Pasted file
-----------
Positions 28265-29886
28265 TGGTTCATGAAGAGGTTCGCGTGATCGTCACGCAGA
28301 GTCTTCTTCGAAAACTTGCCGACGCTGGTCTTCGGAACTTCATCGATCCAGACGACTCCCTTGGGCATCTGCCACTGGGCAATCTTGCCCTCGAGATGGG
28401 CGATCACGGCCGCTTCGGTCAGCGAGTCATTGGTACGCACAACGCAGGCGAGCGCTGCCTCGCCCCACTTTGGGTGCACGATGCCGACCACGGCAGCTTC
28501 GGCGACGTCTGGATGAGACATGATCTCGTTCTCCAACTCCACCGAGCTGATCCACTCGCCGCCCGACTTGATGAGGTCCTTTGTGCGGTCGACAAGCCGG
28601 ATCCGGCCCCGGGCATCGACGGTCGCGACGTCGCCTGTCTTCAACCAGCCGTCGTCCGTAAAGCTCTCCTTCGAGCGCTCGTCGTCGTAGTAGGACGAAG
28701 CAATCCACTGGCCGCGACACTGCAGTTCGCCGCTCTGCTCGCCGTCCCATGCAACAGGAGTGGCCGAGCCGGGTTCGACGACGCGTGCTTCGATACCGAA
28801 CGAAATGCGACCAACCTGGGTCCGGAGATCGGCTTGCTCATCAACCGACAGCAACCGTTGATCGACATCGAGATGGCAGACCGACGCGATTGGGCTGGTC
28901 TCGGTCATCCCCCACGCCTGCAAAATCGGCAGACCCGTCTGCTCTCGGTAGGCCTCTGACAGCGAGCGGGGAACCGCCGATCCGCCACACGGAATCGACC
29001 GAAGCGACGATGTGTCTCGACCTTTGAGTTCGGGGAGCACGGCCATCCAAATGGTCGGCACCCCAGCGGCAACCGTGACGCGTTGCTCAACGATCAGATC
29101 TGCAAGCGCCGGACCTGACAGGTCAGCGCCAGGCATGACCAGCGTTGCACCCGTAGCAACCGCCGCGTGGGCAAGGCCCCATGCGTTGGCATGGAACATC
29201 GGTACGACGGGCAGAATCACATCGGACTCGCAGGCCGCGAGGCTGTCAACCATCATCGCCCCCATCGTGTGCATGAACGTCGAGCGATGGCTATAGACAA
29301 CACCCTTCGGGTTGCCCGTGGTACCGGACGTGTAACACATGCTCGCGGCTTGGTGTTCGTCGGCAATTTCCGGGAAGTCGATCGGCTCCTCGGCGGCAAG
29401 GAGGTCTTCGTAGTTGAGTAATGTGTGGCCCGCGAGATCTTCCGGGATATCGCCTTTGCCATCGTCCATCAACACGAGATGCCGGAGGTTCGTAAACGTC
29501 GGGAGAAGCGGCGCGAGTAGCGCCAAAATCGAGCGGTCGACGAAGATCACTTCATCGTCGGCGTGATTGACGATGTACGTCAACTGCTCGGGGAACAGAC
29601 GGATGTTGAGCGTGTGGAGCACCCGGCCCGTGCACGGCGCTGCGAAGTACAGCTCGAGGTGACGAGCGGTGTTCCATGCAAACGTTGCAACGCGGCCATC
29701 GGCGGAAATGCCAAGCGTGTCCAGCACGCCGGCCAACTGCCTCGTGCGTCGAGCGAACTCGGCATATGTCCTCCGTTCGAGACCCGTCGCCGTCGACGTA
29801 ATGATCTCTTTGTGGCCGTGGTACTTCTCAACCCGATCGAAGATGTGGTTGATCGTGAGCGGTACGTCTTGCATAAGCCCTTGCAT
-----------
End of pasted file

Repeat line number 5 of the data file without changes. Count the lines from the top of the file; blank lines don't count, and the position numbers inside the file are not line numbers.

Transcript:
28501 GGCGACGTCTGGATGAGACATGATCTCGTTCTCCAACTCCACCGAGCTGATCCACTCGCCGCCCGACTTGATGAGGTCCTTTGTGCGGTCGACAAGCCGG